FY2021 Annual Report

Human Evolutionary Genomics Unit
Prof. Svante Pääbo

(From left to right) Chika Azama, Svante Pääbo, Xiangchun Ju, ShinYu Lee, Chie Narai


Our Unit started in May 2020. We build on previous work where we sequenced the genomes of Denisovans and Neandertals, hominin groups that diverged from modern humans about half a million years ago. Our goal is to identify genetic changes that resulted in phenotypes that differed between modern and extinct hominins.

1. Staff

  • Prof. Svante Pääbo, Group Leader
  • Dr. Xiangchun Ju, Postdoctoral Researcher
  • Dr. Shin-Yu Lee, Postdoctoral Researcher
  • Chika Azama, Technical Staff
  • Lena Hashimoto, Administrative Assistant (till Jan.2022)
  • Chie Narai, Administrative Assistant (from Feb.2022)

2. Collaborations

2.1 Effects of Neandertal genetic variants in present-day populations

  • Type of collaboration: Joint research
  • Researchers:
    • Dr. Hugo Zeberg, Karolinska Institutet, Stockholm, Sweden

2.2 Effects of human-specific changes in the gene FOXP2.

  • Type of collaboration: Joint research
  • Researchers:
    • Professor Bernd Kuhn, OIST

3. Activities and Findings

3.1 Genetic changes specific to modern humans

We have studied two genetic changes unique to modern humans. In addition we are initiating studies of a number of other such changes.

Adenylosuccinate lyase (ADSL). We published a broad comparison of the metabolomes of human, ape and macaques brains (Stepanova et al., 2021). One of the striking findings is that compounds in purine biosynthesis are present in lower amounts in humans than the other primates. Modern humans carry an amino acid substitution in the enzyme adenylosuccinate lyase (ASDSL) that catalyse two reaction in purine biosynthesis. To study if this change affects purine biosynthesis, we introduced it in mice. This change reduces purine biosynthesis. When we reverse the modern human substitution to the ancestral state in human cells, purine biosynthesis increase (Stepanova et al., 2021).

Mice with the modern human-specific change in the Adsl gene are now being analysed with respect to dominance and aggression as ADSL deficiency in humans have phenotypes related to such aspects of behavior.

Glutathione reductase (GR).  GR is an enzyme that prevents oxidative stress and maintaining a reduced intracellular environment. Almost all present-day humans carry an amino-acid substitution in this enzyme relative to apes and Neandertals. We expressed the modern human and the ancestral enzymes and show that the ancestral enzyme produces more reactive oxygen species and increases cellular levels of transcripts encoding cytokines. We also showed that the ancestral enzyme has been reintroduced into the modern human gene pool by gene flow from Neandertals and is associated with multiple traits in present-day people, including increased susceptibility for inflammatory-associated disorders and vascular disease (Coppo et al., 2022).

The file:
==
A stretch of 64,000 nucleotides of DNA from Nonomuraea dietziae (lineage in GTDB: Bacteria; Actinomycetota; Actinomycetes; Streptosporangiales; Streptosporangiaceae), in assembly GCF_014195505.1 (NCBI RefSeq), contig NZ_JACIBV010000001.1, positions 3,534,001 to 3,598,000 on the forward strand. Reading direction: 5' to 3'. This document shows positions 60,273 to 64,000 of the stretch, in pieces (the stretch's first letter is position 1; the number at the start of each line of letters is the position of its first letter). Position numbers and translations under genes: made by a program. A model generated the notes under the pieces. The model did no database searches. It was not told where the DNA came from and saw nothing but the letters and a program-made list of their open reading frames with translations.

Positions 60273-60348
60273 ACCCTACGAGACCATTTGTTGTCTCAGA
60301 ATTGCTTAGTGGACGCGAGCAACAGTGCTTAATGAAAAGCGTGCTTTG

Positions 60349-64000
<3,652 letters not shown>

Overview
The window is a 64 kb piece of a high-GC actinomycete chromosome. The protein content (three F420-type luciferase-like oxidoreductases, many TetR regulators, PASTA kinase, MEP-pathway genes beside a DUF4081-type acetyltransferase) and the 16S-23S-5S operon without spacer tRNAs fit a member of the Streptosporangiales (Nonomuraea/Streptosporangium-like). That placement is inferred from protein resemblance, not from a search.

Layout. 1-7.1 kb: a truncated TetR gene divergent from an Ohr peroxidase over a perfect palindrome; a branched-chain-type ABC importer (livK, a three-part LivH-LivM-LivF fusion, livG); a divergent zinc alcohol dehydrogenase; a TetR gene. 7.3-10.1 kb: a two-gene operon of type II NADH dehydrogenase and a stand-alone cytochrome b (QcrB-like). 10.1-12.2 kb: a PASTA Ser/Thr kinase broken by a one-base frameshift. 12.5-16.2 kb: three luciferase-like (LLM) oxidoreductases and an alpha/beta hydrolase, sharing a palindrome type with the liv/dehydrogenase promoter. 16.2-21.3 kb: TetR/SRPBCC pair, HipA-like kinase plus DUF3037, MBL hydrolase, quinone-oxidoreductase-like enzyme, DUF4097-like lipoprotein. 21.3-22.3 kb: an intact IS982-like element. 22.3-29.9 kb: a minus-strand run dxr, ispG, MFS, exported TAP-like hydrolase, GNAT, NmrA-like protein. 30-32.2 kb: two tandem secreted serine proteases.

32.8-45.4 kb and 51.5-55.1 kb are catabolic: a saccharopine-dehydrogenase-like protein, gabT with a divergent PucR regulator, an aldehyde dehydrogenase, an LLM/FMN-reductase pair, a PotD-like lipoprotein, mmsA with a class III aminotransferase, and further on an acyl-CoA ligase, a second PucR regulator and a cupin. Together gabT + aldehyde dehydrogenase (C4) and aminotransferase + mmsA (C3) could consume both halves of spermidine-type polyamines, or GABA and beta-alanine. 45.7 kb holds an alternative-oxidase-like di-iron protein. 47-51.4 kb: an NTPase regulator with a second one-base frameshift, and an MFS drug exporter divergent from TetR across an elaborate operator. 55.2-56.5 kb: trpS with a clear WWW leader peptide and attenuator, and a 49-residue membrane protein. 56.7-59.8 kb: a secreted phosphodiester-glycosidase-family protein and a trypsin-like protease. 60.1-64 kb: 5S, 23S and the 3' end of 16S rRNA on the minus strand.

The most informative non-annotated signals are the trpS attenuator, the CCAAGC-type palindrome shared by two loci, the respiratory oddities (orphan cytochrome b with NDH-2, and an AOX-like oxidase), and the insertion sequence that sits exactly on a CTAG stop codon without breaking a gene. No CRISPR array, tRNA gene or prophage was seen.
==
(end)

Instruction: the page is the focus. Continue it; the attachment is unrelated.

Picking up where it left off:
3.2: COVID-19

In addition to the major genetic risk factor for becoming critically ill upon infection with SARS-CoV-2 on chromosome 3 which we last year found to be derived from Neandertals, we have found that a haplotype on chromosome 12 that offers an ~25% protection against severe COVID-19 is derived from Neandertals (Zeberg and Pääbo, 2021).

We are following up our work on the risk haplotype on chromosome 3 using cell lines that are heterozygous for the haplotype. In such cell lines, we have used CRISPR-Cas9 to delete either the risk haplotype or the protective haplotype.

We developed and published a fast version of the LAMP-assay for SARS-CoV-2 detection (Boekelmann et al., 2021).

A phylogenetic tree illustrating the relationship of sequences in present-day populations at the OAS locus, indicating that the protective sequence variants are related to Neandertal variants.

"A phylogenetic tree illustrating the relationship of sequences in
present-day populations at the OAS locus, indicating that the protective
sequence variants are related to Neandertal variants (in red)"

4. Publications

4.1 Journals

  1. Coppo, L., Mishra, P., Siefert, N., Holmgren, A., Pääbo, S., & Zeberg, H. (2022). A substitution in the glutathione reductase lowers electron leakage and inflammation in modern humans. Science Advances, 8(1): eabm1148.
  2. Stepanova, V., Moczulska, K., Vacano, G. N., Kurochkin, I., Ju, X.-C., Riesenberg, S., Macak, D., Maricic, T., Dombrowski, L., Schörnig, M., Anastassiadis, K., Baker, O., Naumann, R., Khrameeva, E., Vanushkina, A., Stekolschikova, E., Egorova, A., Nkatchev, A., Mazzarino, R., Duval, N., Zubkov, D., Giavalisco, P., Wilkinson, T. G., Patterson, D., Khaitovich, P., & Pääbo, S. (2021). Reduced purine biosynthesis in humans after their divergence from Neandertals. eLife, 10: e58741.
  3. Zeberg, H., & Pääbo, S. (2021). A genomic region associated with protection against severe COVID-19 is inherited from Neandertals. Proceedings of the National Academy of Sciences, 118(9): e2026309118.
  4. Bokelmann, L., Nickel, O., Maricic, T., Pääbo, S., Meyer, M., Borte, S., & Riesenberg, S. (2021). Point-of-care bulk testing for SARS-CoV-2 by combining hybridization capture with improved colorimetric LAMP. Nature Communications, 12(1): 1467.

5. Intellectual Property Rights and Other Specific Achievements

Nothing to report

6. Meetings and Events

Nothing to report

7. Other

7-1. Honors

Foreign Member, Accademia Nazionale dei Lincei, Rome, Italy. (https://www.lincei.it/it/content/p%C3%A4%C3%A4bo-svante) The Massry Prize, Beverly Hills, CA, USA. (https://keck.usc.edu/massry-prize/current-laureates)